Hide the kids! Bold the windows! The clowns are coming! At least, that’s what the British media is saying. There’s been a wave of copycats inspired by the creepy character known as The Northampton Clown, and they’re giving clowndom a bad name.
The Northampton Clown was a mysterious character who appeared in full clown garb – creepy clown garb – from time to time in the streets of the town of Northampton. Hdentifying the man behind the makeup became a bit of a craze, culminating in an admission from local filmmaker Alex Powell that he was the clown. Powell never threatened or menaced anyone, but received death threats from alarmed people via the clown’s Facebook page. (What, it’s 2013 – you’re surprised that the Northampton Clown had a Facebook page?) Powell and a couple of collaborators maintained the page and eventually released a short documentary about the experience.
These new clowns are a little scarier. Reports have come in that the costumed creepers have appeared outside of bedroom windows and have even been seen carrying weapons. Law enforcement is not amused, and neither are the nation’s clowns, who argue that the creepy clowns are terrifying people and ruining the good that clowns do. Unfortunately (or fortunately, depending on who’s behind the greasepaint), more than a few members of the public find clowns of any sort kind of creepy. Some people have a full-on phobia: coulrophobia – fear of clowns. According to the wiki article on the disorder, research has indicated that young children universally find clowns creepy. They certainly frightened me as a child, but I wouldn’t claim that everyone felt that way, and I know that most people get into clowning to entertain people and make them happy; not frighten them.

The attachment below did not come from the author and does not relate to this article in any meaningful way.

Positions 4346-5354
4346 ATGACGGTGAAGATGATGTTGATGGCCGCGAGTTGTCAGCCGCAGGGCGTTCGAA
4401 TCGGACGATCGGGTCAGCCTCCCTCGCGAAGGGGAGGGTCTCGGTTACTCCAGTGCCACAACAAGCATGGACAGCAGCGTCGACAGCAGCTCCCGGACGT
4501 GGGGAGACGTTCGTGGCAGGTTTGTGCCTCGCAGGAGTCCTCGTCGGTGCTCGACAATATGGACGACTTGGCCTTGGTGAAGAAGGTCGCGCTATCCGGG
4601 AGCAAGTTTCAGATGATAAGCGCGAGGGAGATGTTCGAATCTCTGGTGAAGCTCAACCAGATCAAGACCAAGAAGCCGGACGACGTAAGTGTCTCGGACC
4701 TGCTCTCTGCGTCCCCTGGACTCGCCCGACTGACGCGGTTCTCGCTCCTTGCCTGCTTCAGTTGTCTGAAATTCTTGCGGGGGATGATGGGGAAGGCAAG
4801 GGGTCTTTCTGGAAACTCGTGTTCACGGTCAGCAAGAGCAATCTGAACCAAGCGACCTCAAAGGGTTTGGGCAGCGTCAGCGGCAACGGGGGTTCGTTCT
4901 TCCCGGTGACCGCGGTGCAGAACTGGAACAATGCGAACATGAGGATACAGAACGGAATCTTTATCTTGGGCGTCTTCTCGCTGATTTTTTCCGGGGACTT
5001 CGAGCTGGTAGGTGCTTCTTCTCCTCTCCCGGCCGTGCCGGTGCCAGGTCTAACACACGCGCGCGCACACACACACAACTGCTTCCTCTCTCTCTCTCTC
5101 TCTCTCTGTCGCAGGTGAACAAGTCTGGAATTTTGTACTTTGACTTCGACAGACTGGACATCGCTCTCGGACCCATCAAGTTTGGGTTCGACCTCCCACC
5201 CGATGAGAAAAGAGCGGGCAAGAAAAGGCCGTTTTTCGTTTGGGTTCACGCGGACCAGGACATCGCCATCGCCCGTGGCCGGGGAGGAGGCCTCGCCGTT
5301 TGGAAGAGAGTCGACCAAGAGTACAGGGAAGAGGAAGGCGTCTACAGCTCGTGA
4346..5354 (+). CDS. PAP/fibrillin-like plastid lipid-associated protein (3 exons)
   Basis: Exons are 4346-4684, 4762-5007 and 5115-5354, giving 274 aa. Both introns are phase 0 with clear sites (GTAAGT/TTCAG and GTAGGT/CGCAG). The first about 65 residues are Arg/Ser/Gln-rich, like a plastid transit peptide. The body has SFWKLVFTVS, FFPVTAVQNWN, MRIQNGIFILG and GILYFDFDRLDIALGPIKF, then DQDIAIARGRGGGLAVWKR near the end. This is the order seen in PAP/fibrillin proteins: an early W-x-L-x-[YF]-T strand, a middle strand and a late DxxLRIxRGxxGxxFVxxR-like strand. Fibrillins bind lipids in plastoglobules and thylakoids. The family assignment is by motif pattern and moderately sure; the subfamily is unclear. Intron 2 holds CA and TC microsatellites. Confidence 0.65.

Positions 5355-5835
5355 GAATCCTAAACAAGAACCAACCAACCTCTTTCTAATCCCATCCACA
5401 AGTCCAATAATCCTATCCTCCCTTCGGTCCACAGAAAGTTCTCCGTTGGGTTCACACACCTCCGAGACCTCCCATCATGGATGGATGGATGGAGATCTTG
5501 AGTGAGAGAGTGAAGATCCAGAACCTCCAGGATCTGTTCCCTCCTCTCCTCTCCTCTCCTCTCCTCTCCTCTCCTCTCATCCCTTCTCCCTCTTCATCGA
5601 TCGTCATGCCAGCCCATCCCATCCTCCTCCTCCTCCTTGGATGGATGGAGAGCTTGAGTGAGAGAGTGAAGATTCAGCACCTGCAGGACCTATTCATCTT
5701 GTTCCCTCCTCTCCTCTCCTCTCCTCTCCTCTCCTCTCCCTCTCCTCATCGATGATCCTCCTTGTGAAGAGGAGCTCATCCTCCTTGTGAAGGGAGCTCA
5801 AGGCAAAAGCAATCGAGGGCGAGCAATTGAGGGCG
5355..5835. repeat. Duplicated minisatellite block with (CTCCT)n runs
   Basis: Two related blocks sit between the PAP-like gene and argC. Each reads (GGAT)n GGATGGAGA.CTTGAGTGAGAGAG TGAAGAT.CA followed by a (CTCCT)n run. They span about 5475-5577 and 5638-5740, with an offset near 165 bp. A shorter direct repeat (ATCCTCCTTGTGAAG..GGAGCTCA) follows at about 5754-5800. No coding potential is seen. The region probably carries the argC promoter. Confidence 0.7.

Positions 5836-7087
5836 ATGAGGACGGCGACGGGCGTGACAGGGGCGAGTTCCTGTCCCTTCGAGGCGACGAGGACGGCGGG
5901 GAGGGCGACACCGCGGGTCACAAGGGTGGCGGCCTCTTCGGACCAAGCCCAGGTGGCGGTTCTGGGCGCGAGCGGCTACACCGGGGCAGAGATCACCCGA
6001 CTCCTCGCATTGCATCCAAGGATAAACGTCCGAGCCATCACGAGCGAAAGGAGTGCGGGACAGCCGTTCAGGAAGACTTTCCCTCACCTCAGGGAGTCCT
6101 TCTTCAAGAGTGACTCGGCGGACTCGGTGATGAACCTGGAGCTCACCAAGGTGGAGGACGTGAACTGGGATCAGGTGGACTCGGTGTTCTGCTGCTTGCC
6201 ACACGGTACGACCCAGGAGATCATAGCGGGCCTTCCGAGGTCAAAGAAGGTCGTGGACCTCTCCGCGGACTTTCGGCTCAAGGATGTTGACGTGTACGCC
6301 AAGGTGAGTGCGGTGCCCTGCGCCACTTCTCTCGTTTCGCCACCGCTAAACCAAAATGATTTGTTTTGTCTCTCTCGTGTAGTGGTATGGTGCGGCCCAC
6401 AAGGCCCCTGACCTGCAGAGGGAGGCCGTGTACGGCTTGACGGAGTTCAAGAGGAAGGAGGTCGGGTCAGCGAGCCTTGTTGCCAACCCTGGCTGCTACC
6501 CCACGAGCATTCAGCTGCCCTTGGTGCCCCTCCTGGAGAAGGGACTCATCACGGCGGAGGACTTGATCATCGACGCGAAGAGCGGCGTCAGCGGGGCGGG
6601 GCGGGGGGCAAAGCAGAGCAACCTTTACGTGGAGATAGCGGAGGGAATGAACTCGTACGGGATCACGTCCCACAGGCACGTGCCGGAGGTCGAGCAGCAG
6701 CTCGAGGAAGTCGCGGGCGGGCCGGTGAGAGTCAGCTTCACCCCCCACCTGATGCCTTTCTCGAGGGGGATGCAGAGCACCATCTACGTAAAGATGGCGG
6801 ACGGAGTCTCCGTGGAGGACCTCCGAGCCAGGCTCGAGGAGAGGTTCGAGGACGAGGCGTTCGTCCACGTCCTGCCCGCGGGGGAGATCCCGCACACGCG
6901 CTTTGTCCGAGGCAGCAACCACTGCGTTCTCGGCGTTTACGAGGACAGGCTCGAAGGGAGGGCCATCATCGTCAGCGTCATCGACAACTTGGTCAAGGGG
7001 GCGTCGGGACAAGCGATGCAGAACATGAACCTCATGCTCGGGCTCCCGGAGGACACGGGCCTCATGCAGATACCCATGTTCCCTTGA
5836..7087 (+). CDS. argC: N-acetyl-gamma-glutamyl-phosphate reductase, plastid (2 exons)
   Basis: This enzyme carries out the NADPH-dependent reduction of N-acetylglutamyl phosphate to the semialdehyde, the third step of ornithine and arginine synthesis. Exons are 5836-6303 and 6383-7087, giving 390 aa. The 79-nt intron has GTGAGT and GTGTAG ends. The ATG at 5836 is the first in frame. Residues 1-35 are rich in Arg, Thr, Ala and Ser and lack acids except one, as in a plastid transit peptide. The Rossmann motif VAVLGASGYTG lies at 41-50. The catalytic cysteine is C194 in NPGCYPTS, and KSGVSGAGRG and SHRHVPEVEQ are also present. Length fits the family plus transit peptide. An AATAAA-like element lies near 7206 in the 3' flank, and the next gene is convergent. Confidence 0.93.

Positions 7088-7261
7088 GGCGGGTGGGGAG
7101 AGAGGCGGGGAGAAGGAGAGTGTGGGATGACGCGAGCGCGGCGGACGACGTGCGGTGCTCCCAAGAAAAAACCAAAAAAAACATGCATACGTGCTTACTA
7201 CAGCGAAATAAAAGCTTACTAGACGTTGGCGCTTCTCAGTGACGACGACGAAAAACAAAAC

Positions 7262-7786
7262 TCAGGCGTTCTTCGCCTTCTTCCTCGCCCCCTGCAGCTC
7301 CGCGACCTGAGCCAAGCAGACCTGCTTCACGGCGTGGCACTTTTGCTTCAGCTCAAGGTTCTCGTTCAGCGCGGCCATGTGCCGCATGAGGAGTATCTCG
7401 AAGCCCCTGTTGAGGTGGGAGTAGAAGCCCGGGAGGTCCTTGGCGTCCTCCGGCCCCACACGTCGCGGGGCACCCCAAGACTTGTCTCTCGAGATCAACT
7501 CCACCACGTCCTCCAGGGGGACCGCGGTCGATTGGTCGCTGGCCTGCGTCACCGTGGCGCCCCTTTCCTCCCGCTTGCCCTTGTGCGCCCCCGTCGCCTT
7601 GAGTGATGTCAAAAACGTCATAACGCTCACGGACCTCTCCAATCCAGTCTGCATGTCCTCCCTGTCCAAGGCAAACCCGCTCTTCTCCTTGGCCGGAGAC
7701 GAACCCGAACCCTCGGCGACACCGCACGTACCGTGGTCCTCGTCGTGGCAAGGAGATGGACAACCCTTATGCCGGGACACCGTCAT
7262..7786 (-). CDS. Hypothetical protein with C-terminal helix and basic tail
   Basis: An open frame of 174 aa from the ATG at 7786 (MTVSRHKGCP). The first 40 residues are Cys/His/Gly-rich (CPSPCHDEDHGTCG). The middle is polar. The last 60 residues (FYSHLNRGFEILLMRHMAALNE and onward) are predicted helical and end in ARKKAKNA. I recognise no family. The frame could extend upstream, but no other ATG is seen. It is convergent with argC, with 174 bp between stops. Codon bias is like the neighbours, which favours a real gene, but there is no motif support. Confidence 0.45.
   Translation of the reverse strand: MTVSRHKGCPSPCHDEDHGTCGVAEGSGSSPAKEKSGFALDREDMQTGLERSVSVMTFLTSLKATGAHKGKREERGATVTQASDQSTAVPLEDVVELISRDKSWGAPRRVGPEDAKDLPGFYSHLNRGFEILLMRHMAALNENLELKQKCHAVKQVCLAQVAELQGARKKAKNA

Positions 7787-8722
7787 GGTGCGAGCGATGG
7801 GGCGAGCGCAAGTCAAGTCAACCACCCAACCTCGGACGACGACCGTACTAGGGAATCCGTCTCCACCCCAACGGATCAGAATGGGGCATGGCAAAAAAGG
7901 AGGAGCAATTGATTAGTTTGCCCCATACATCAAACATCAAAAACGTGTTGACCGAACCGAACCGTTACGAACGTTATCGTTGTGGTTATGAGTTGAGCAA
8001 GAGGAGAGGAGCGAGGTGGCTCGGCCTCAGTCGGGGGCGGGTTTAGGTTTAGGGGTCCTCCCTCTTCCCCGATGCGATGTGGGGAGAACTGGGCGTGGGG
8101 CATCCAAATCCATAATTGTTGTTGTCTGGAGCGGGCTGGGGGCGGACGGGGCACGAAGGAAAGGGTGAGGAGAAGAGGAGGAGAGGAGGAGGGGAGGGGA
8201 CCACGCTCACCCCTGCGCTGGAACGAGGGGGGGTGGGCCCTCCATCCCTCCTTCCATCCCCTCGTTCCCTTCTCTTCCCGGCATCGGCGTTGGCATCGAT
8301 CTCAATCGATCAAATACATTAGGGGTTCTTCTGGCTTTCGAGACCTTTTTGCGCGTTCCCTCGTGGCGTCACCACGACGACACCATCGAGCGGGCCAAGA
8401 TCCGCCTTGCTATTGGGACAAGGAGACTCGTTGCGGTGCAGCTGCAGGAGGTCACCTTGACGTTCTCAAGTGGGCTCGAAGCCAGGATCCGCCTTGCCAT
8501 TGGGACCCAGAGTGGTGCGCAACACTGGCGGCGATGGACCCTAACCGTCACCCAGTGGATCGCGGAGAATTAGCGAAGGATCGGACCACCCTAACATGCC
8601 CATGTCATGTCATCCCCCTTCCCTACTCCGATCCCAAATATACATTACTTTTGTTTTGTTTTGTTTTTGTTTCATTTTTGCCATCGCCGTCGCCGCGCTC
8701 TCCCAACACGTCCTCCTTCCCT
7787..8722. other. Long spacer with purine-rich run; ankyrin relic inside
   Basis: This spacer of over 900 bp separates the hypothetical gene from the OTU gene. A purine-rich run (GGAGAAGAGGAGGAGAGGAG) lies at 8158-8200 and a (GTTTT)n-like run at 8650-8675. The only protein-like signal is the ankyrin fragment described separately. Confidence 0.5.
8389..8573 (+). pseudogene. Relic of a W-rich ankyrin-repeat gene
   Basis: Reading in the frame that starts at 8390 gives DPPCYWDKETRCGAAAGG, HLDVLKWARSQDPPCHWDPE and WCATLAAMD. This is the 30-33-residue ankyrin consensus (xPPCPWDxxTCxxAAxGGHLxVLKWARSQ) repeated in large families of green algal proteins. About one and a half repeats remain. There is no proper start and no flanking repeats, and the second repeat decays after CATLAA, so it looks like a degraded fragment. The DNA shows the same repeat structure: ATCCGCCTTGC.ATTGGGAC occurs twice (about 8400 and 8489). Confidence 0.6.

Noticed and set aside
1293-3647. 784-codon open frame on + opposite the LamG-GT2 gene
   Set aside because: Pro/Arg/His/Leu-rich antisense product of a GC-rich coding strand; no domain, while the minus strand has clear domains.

Scary clowns have become a trope in popular culture Stephen King’s Pennywise terrified young and old alike. Horror author Dean R. Koontz’s Life Expectancy also features creepy clowns. Then there’s the Bloody Mummers of George R.R. Martin’s A Song of Ice and Fire, a group of malicious mercenaries that, while not clowns, wear garish colors and include a murderous jester among them.
Batman’s Joker has been rocking the “evil clown” archetype for the better part of the 20th century and onward. Rap group Insane Clown Posse has a huge cult following. Serial killer and part-time clown John Wayne Gacy became infamous for his character Pogo the Clown.
These monsters are, of course, exceptions to the rule. Well-known characters like Bozo the clown, Cooky, Pogo and Emmett Kelly’s “Weary Willy” have entertained millions young and old. Others of lesser fame but no less dedication have spent countless hours entertaining children at birthday parties, festivals and charity around the world.